1. Double magnification while maintaining spatial resolution:
- Swap a 400mm f/4 lens for an 600mm f/4 lens.
- Same relative aperture, 2.25x larger subject.
- Subject size in-frame is relative to the square of the ratio of the focal lengths: (600/400)^2 = 1.5^2 = 2.25
2. Double spatial resolution while maintaining magnification:
- Swap a 400mm f/8 lens for a 400mm f/4 lens
- Same subject size, double the relative aperture
- Diffraction-limited spatial resolution increases from 86 lp/mm to 173 lp/mm
3. Quadruple magnification while halving spatial resolution:
- Add a 2x TC to a 400mm f/4 lens
- Half the relative aperture, 4x larger subject
- Diffraction-limited spatial resolution drops from 173lp/mm to 86lp/mm
- Subject size in-frame is relative to square of the ratio of the focal lengths: (800/400)^2 = 2^2 = 4
As you can see, despite losing spatial resolution with a TC, adding a 2x TC QUADRUPLED the size of your subject relative to the same sensor frame. You doubled the amount of resolved detail, despite the loss in spatial resolution...thanks to magnification.
Better ask Damian (one of the best amateur planetary imagers in the world) why he shoots 5.6 micron pixels at f/30 instead of his scope's native f/11:
The notion that a camera can usefully resolve anything at MTF 9% (Reighley) is also pretty ridiculous.
Except that we do so all the time, in astro stuff.
You need to back that up with some actual examples...
Look, the facts are simple. If you want to see how a particular lens would perform on a camera with four times as many pixels as your current camera, simply add a good quality 2x TC and see for yourself how the center of that hypothetical sensor would look with the bare lens. Period.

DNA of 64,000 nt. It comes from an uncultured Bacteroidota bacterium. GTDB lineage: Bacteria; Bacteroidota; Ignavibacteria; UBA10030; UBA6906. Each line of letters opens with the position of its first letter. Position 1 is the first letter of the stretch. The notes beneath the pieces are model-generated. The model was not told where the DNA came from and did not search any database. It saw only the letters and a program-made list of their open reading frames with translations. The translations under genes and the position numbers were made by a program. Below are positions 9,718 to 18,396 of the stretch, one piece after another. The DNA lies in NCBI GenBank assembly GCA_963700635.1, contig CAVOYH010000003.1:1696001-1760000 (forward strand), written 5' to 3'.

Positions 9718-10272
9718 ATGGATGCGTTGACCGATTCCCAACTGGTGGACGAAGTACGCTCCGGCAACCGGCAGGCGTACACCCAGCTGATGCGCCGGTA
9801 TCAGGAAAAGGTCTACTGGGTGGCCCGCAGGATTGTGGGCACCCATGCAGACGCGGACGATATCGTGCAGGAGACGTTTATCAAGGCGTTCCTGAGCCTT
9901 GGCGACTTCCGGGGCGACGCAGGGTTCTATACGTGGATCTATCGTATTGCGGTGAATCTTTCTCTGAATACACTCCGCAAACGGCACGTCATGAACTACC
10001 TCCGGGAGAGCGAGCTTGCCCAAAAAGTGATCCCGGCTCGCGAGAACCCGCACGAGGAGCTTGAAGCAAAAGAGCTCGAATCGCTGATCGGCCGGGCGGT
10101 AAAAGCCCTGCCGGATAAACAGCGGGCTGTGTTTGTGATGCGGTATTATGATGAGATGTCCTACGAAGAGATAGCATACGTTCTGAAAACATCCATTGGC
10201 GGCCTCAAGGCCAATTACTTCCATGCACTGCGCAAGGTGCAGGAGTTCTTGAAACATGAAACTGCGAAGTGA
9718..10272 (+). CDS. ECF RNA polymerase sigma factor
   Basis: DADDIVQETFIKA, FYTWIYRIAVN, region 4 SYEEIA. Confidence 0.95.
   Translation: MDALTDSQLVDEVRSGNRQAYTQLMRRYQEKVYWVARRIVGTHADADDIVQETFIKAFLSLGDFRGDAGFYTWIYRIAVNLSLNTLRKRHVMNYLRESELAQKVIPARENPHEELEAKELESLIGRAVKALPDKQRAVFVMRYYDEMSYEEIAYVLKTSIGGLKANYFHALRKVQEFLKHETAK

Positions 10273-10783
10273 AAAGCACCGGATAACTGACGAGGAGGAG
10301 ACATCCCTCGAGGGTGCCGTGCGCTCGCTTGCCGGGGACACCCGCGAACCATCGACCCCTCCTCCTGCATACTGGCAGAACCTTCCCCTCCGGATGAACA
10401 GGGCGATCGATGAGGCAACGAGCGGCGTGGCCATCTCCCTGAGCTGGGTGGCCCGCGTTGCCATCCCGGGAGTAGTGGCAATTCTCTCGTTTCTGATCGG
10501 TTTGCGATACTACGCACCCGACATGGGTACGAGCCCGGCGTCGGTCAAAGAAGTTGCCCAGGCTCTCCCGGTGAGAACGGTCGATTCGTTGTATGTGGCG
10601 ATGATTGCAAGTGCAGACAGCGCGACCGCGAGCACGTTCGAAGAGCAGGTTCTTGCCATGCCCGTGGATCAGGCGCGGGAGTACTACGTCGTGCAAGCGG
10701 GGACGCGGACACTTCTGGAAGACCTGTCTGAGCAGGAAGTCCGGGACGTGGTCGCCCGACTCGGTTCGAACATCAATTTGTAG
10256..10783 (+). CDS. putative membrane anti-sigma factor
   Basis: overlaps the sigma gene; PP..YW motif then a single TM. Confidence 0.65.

Sure...but you've just invoked cropping. Who buys a 500mp sensor to crop out the middle 18mp? Let's stop equivocating here. There is a huge difference between quadrupling pixel density in a FF sensor, and adding a TC. With the TC, you only get the center 25% crop. With a FF sensor with quadruple the density, you get the whole subject.
Equivocating by saying something along the lines of "My 400mm lens with a 2x TC is the same as having a 369mp sensor" is a fallacy. The 369mp sensor is capable of resolving a 4x more area of your subject with the same amount of detail as the 2x TC. That is a HUGE difference. That is a full two orders of magnitude difference.
The terminology you use in your approach to explain what a TC is doing for you is misleading. You are not increasing spatial resolution, which is what it sounds like you are doing when you equate the effect of magnification offered by a TC to using a higher density sensor of the same physical dimensions. You are magnifying your subject
at a lower spatial resolution
. The math here isn't all that complex. Apertures, diffraction, spatial resolution, magnification. It's all pretty basic, and no amount of wordmincing and dancing around the heart of the debate will get you past the facts.
* TC's magnify.
* Higher density sensors resolve more.
Two very different things.